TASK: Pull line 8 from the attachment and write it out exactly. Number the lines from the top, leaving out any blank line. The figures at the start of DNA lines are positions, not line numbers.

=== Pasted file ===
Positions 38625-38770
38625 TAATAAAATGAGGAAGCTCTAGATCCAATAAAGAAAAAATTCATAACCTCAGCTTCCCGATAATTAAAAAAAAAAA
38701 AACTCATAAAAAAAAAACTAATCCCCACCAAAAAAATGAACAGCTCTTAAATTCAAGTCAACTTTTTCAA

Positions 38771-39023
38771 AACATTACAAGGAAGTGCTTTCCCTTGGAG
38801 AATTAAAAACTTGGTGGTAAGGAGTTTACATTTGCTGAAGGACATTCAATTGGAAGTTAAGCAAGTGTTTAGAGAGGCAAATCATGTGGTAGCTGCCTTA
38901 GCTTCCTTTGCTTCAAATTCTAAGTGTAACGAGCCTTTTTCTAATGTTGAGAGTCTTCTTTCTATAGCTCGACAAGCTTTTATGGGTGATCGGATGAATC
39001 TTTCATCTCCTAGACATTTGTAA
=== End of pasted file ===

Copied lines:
39001 TTTCATCTCCTAGACATTTGTAA